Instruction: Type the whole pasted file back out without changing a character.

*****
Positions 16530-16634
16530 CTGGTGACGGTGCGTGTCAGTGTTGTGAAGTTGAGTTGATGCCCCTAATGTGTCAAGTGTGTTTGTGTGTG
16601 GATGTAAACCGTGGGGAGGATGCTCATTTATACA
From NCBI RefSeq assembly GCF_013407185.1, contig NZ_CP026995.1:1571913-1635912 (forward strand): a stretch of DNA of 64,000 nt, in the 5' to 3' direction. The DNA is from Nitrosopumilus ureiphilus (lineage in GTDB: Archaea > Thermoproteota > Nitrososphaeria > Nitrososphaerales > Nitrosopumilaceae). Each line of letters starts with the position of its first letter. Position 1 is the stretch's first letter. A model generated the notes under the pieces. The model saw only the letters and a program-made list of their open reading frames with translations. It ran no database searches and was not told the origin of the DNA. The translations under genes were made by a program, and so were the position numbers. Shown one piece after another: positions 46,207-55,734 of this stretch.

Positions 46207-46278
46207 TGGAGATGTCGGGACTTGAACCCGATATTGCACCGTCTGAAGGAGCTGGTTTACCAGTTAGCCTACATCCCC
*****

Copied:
Positions 16530-16634
16530 CTGGTGACGGTGCGTGTCAGTGTTGTGAAGTTGAGTTGATGCCCCTAATGTGTCAAGTGTGTTTGTGTGTG
16601 GATGTAAACCGTGGGGAGGATGCTCATTTATACA
From NCBI RefSeq assembly GCF_013407185.1, contig NZ_CP026995.1:1571913-1635912 (forward strand): a stretch of DNA of 64,000 nt, in the 5' to 3' direction. The DNA is from Nitrosopumilus ureiphilus (lineage in GTDB: Archaea > Thermoproteota > Nitrososphaeria > Nitrososphaerales > Nitrosopumilaceae). Each line of letters starts with the position of its first letter. Position 1 is the stretch's first letter. A model generated the notes under the pieces. The model saw only the letters and a program-made list of their open reading frames with translations. It ran no database searches and was not told the origin of the DNA. The translations under genes were made by a program, and so were the position numbers. Shown one piece after another: positions 46,207-55,734 of this stretch.

Positions 46207-46278
46207 TGGAGATGTCGGGACTTGAACCCGATATTGCACCGTCTGAAGGAGCTGGTTTACCAGTTAGCCTACATCCCC